• Interacting with customers and building a community
  • Demonstrating authenticity and vulnerability

3. The button pushers: These things help you connect with your audience on a subconscious level.

Examples include:

  • Scarcity
  • Social proof
  • Exclusivity
  • Having a deadline
  • Controversy
  • Common enemy
  • Mystery
  • Secret
  • Surprise

These triggers get people to take action more consistently. The more triggers you can stack in your marketing efforts, the more people you will get to take action.

Three Ways to Make Your Marketing Efforts More Manageable

1. If you don’t have a lot of money, Monica has found that it’s easier to have one promotion that you put a lot of energy into, rather than having smaller promotions throughout the year.

2. Another thing you can do to make your marketing efforts more efficient and effective is to focus on creating evergreen content that you can repurpose over many marketing channels.

3. Finally, if you want to simplify the marketing process, get as specific as possible about your audience and find one or two triggers that really move that audience to action.

Marketing for Fiction Authors

1. Use emotional language to get your audience invested in your story.

2. Give your viewpoint character a familiar arc that people can identify with and connect to (i.e. the rags to riches story)

3. Build a community around your stories. You can use Facebook, your personal blog, forum software, and wherever people gather online to build communities around the stories you’re telling.

Communities are powerful because when your fans connect with each other about something they like, it increases the value of the thing they connect with other people about.

Harry Potter has more value to its fan base because there is a large community of people who like Harry Potter. There are in-jokes that you can share with other Harry Potter fans; you can make friends because you like Harry Potter. The fan community adds a dimension of value to the series it wouldn’t have otherwise.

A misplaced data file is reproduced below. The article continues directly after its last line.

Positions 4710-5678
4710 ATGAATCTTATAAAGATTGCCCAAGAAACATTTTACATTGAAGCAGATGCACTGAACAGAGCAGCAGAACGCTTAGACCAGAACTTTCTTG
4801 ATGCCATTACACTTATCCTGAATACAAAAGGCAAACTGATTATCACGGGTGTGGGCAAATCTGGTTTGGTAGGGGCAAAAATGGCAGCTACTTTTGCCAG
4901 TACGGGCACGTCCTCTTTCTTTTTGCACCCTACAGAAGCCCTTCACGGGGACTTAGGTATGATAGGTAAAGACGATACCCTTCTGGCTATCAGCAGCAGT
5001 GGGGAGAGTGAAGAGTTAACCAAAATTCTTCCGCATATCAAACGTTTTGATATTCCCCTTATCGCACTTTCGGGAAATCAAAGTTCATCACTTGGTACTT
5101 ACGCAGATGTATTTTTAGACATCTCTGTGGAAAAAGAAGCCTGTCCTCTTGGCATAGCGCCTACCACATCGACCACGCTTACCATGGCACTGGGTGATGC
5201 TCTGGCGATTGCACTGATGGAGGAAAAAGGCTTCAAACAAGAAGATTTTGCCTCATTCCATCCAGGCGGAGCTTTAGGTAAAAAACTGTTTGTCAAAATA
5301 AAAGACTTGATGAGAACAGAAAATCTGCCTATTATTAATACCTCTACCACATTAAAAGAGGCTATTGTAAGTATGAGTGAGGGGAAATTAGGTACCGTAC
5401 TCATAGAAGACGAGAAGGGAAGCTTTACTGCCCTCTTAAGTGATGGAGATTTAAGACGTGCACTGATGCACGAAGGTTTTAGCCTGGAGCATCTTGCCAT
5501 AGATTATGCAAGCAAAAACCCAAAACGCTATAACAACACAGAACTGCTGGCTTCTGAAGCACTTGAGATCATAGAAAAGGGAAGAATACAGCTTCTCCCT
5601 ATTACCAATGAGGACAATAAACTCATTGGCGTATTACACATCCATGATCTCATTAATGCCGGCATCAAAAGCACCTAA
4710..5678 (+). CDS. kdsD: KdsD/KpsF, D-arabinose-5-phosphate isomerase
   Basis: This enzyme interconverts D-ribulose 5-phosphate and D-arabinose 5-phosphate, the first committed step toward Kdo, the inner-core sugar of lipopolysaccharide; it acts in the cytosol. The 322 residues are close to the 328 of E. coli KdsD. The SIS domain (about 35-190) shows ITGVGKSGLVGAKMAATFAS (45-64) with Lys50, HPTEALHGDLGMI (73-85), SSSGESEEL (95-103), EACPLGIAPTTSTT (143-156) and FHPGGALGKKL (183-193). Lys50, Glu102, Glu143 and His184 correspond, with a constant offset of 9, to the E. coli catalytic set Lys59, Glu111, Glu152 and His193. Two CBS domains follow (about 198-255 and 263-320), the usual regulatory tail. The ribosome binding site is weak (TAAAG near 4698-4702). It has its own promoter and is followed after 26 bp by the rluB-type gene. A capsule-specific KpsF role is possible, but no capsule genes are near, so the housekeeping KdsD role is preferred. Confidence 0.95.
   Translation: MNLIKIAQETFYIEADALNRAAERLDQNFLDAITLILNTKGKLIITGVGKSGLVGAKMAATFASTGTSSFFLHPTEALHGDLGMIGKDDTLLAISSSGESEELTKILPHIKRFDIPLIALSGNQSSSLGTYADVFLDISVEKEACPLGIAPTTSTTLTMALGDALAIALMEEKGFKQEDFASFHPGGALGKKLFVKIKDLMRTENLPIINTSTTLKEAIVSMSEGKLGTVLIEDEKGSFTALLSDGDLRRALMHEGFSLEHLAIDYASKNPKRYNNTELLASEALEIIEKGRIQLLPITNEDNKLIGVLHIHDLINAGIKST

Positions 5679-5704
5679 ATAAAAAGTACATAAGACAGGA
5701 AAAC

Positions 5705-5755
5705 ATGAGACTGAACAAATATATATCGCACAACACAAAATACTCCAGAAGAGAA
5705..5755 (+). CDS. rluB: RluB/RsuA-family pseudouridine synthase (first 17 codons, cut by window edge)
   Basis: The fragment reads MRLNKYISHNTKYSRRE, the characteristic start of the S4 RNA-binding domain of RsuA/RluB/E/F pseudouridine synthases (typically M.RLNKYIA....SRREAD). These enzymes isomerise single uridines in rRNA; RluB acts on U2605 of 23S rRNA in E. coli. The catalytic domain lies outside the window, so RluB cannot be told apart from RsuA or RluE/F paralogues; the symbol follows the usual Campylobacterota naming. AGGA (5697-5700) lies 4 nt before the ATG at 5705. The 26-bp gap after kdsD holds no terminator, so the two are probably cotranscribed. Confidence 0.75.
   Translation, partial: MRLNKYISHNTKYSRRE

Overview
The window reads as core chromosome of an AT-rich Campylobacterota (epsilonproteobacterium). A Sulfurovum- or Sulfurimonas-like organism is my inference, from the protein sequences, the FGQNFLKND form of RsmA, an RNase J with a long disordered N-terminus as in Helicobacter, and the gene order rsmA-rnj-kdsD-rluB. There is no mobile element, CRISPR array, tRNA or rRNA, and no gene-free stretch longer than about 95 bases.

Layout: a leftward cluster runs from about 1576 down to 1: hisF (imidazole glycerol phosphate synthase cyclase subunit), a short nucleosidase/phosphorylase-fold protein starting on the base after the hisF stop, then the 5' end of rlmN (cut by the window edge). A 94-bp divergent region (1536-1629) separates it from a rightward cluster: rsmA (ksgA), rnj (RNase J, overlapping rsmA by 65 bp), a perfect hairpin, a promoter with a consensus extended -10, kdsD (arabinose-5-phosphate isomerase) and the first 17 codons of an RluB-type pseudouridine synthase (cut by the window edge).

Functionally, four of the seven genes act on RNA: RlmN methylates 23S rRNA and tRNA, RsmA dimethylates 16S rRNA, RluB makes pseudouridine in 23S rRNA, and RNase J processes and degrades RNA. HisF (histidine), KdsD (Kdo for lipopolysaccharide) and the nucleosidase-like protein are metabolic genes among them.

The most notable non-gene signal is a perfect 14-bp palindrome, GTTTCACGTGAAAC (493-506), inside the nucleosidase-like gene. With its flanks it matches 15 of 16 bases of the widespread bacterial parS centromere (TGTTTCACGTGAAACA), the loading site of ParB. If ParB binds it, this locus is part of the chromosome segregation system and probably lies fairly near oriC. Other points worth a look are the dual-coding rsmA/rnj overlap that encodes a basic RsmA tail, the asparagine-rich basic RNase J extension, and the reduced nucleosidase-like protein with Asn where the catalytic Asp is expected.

4. Another good marketing tactic is to create a list bribe that fills in extra details about the story that you’ve written. For instance, Monica has a free short story that answers questions about a mystery in her series. Readers of that series are going to want that freebie.

It adds value to her current customers and creates a reciprocity loop. They want to reward her with loyalty because she has given them something that makes them special and sets them apart from the larger audience.

They’re part of a select group of people who have more pieces to the mystery.

Links and Resources Mentioned in the Interview

Prosperous Creation: Make Art and Make Money at the Same Time (Growth Hacking For Storytellers #5) — Monica’s book on how to make money while creating art you’re passionate about.

http://proseonfire.com/ — Monica’s business site

http://proseonfire.com/breakout — Monica’s free audio course on how to be successful in a new author. It goes into much greater detail about the psychological triggers that help people take action to buy your books.

http://proseonfire.com/ghfs — Monica’s nonfiction series designed to help authors become more productive and sell more books